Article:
Daily Telegraph breached standards with transgender slurs, Press Council says


evie amati axe attack daily telegraph transgender
Photo: NSW Police

Warning: offensive language

The Press Council has ruled a Daily Telegraph article describing convicted axe attacker Evie Amati with offensive transgender slurs breached its standards.

In 2017, Amati, a transgender woman, attacked and injured two patrons with an axe inside a 7-Eleven in inner-west Sydney and then chased down a nearby pedestrian.

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Last August, a jury found her guilty of attempted murder after the horrifying attack. Amati’s minimum jail term was almost doubled to eight years on appeal two months ago.

The Daily Telegraph article, by columnist Tim Blair, was headlined “Allegedly Axey Evie” and was published on January 11 last year.

Blair’s article said, “Having been chopped herself, Sydney tranny Evie Amati allegedly sought to share the experience.

“The previous he apparently doesn’t like people who buy pies or milk.”

The article went on to describe Amati as “a transgender union employee who used to be known as Karl” who had “transitioned to female four years ago.”

The Press Council received a number of complaints “that the article referred and gave prominence to Ms Amati’s transgender status and referred to Ms Amati in distressing and prejudicial terms”.

The Telegraph responded by saying the article “simply state[s] publicly known facts about the accused in the writer’s particular style of writing.”

“His style of opinion writing is well recognised [and] he targets a very specific audience who understand and appreciate his tone and approach,” the paper told the Press Council.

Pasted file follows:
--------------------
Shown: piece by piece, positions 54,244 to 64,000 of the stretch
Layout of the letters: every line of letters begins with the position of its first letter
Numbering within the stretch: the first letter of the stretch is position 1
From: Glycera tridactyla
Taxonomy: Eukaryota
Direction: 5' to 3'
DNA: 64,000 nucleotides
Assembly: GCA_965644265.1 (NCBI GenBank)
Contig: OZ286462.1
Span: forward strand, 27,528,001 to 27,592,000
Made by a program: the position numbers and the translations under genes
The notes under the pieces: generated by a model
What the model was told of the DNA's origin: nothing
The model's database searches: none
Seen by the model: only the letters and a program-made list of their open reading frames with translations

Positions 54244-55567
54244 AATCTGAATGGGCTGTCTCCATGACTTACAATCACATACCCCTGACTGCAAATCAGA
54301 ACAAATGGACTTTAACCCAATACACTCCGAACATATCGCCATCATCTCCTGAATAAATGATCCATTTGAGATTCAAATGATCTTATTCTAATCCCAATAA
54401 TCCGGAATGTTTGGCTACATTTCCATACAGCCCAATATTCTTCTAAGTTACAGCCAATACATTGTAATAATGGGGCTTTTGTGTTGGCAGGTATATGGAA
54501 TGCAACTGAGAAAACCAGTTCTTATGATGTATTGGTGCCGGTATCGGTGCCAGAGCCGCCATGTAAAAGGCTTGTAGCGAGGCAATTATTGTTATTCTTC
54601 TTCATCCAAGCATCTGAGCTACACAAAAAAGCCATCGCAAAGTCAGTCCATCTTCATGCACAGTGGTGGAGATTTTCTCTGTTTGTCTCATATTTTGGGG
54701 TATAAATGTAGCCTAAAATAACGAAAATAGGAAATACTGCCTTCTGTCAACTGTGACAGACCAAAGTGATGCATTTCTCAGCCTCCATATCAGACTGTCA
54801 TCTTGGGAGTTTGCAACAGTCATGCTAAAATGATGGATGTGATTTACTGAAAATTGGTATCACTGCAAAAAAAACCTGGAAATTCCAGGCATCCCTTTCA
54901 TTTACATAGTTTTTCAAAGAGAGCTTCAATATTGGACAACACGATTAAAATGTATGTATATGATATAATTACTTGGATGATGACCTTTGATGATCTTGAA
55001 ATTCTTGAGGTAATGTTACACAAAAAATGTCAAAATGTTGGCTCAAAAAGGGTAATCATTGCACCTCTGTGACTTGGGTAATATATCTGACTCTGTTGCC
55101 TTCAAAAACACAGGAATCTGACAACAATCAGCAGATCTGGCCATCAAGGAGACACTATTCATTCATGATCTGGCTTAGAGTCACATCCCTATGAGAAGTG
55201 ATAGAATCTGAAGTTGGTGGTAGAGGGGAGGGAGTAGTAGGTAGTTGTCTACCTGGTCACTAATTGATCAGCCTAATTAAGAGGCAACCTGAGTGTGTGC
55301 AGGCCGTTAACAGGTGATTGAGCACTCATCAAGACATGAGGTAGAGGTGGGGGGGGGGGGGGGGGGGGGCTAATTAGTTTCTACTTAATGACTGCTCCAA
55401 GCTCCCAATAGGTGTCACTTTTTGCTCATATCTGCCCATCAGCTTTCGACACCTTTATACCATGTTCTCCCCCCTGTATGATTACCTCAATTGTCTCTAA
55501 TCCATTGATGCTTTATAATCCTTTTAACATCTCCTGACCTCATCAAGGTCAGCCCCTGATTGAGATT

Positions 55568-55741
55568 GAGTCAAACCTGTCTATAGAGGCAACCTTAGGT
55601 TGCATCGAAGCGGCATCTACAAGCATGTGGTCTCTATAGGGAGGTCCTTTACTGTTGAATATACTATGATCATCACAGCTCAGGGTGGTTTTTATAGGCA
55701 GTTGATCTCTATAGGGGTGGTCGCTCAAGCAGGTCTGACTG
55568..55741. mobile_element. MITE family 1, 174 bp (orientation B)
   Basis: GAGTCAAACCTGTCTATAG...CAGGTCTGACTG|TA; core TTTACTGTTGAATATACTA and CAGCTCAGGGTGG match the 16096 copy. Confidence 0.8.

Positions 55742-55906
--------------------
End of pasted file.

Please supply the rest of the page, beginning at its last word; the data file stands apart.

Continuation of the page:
“[As] the style used in the opinion blog is reflective of his style, his readership would have recognised it as such.”

The publication said to not report on Ms Amati’s transgender status “would be to deny readers access to known relevant issues on the public record that had played an important role in influencing the accused’s life.”

Daily Telegraph transgender comments led to ‘substantial offence’

In its ruling, the Press Council said Amati’s crime “was one of serious violence which the community struggled to understand.”

“In commenting on it, columnists are free to express their opinions in strong terms and to use satire,” the Council said.

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“However, publications are required to comply with the Council’s Standards of Practice.”

The Press Council went on to say the columnist’s summarising of facts in the article was “reasonably accurate”.

But the Council said it had breached the rules with its use of “offensive comments”.

“The reference to the accused ‘having been chopped herself’ referred to gender reassignment surgery and transgender people in an offensive way.

“The reference to Ms Amati as a ‘Sydney tranny’ was also offensive. The suggestion that Ms Amati ‘sought to share the experience’ of being ‘chopped’ linked being transgender with Ms Amati’s violent act.

“The Council considers that the cumulative effect of these comments led to substantial offence.

“Accordingly, the Council concludes that the publication failed to take reasonable steps to avoid substantial offence, distress or prejudice.”

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